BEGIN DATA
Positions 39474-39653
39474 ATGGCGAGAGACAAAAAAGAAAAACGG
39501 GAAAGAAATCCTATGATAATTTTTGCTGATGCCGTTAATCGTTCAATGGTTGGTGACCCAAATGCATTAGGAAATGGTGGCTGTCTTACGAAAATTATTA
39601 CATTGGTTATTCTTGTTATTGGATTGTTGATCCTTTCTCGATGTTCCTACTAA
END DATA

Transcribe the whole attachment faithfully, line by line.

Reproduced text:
Positions 39474-39653
39474 ATGGCGAGAGACAAAAAAGAAAAACGG
39501 GAAAGAAATCCTATGATAATTTTTGCTGATGCCGTTAATCGTTCAATGGTTGGTGACCCAAATGCATTAGGAAATGGTGGCTGTCTTACGAAAATTATTA
39601 CATTGGTTATTCTTGTTATTGGATTGTTGATCCTTTCTCGATGTTCCTACTAA